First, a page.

I am working on an app that resells a service in Australia. To encourage use of our app we want to provide promo codes to the end user. The money to fund this promotion comes from our marketing expenses account and not the service provider. Do we calculate the taxes on the pre or post reduction amount?

2 Answers 2


Going by the information from Goods and Services Tax (GST) on the Australian Government website, there seem to be a number of possibilities.


  • First I am neither a tax expert nor a lawyer; this is simply my interpretation of the rules on the page linked above.

  • Second, this interpretation is based on the assumption that "resells a service" means you (at least technically) buy the service from another company and sell it on to the users of your app. Depending on the nature of the service, and possibly factors such as whether you are deemed to "take possession" during the transaction, it might be that different rules apply.

Your Turnover is Under A$75,000 (Providing you're not reselling taxi services!)

You won't need to register for GST, should not charge it, and your invoices should show that GST was not included in the price. However, if the turnover of the company whose services you are reselling is registered for GST, they will be charging you GST that you will not be able to claim back, so you would need to factor this into the price you charge your users (before any promotional discount). For example:

                                 No        $2
                             Coupon    Coupon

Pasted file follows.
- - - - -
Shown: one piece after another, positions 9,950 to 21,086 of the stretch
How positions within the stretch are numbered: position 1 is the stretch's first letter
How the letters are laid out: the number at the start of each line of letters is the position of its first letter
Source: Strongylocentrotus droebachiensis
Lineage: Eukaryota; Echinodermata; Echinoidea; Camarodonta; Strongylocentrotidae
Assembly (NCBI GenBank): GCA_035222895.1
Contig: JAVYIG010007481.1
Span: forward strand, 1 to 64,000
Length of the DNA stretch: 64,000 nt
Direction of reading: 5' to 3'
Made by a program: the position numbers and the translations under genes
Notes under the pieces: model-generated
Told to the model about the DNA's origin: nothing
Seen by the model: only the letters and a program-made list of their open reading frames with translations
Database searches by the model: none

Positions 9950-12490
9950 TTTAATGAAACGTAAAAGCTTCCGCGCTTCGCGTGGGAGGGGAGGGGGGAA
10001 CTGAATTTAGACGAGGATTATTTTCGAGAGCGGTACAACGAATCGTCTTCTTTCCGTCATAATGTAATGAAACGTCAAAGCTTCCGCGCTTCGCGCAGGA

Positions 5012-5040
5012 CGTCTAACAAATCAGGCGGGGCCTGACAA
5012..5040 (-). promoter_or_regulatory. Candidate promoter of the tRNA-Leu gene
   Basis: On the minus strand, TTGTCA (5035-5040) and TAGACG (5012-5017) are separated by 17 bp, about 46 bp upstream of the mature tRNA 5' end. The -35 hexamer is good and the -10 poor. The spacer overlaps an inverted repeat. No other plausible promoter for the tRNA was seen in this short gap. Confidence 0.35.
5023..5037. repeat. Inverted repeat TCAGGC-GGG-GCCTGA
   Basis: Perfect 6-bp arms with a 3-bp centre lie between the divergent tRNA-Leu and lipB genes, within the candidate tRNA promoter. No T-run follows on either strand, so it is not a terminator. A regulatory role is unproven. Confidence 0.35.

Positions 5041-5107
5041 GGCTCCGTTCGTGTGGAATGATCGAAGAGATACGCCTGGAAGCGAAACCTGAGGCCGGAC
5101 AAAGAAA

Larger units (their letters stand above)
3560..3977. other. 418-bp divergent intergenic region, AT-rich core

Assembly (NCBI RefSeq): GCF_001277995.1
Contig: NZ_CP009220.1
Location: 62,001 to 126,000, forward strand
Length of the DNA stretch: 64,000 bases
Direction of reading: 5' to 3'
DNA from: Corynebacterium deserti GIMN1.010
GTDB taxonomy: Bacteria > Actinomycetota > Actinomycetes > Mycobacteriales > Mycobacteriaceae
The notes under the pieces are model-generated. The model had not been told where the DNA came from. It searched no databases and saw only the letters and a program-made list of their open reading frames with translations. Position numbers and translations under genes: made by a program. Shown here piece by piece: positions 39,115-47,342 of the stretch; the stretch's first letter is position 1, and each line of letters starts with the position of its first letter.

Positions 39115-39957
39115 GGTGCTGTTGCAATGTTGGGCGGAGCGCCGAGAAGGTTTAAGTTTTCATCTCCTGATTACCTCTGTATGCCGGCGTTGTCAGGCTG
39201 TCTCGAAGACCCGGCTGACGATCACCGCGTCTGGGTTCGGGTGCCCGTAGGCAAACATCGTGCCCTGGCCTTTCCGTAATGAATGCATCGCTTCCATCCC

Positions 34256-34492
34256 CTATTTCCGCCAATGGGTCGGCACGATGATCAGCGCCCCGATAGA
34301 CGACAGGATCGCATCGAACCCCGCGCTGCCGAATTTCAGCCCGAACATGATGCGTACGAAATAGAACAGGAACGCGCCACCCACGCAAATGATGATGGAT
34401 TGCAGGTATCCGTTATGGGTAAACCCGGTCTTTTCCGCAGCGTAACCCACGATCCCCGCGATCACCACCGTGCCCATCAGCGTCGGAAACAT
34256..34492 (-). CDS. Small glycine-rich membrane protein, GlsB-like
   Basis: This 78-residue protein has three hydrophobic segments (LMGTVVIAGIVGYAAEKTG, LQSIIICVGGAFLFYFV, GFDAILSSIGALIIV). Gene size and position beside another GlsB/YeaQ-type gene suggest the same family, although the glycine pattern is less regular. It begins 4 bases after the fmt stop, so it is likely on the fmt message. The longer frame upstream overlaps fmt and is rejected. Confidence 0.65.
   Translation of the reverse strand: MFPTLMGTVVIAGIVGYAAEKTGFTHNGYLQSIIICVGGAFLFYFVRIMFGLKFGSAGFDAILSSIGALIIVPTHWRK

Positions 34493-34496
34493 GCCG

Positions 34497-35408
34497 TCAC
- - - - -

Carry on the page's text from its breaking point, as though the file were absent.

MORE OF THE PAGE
Your net purchase price       10.00     10.00
GST charged to you             1.00      1.00
Your actual purchase price    11.00     11.00
Your operating costs/profit    1.00      1.00
Discount coupon                  --     -2.00
Customer pays                 12.00     10.00
Your profit/loss              +1.00     -1.00

Your Turnover is Over A$75,000

If your turnover is above the limit, you would need to charge GST on the final sale amount and pay this amount (one eleventh of the price your customer paid) to the Australian Government. You also have to send out properly-formatted tax invoices. However, it's probably safe to say the company you are buying the original service from will also be over the GST threshold, so you should be able to reclaim the GST that was charged to you by them. For example:

                                 No        $2        $3
                             Coupon    Coupon    Coupon
Your net purchase price       10.00     10.00     10.00
GST charged to you             1.00      1.00      1.00
Your actual purchase price    11.00     11.00     11.00
Your operating costs/profit    1.00      1.00      1.00
Discount coupon                  --     -2.00     -3.00
Base selling price            12.00     10.00      9.00
GST you add                    1.20      1.00      0.90
Customer pays                 13.20     11.00      9.90
Net GST you pay Government     0.20      0.00     -0.10
Your profit/loss              +2.00      0.00     -1.00
  • Here, your overall profit/loss is helped by the fact that you can reclaim the GST you were charged, and can under some circumstances result in an overall rebate.

  • These figures assume you add 10% to your selling price to cover the GST you have to pay the Government. However, this may make your offering uncompetitive, so you may have to absorb some/all of the GST yourself.


Australian Goods and Services Tax is charged on the sale amount. Whatever internal accounting you do before billing the customer is of no interest to the Australian Tax Office.

  • However you may have to pay the seller of the service taxes, depending on various things. May 11, 2017 at 2:11

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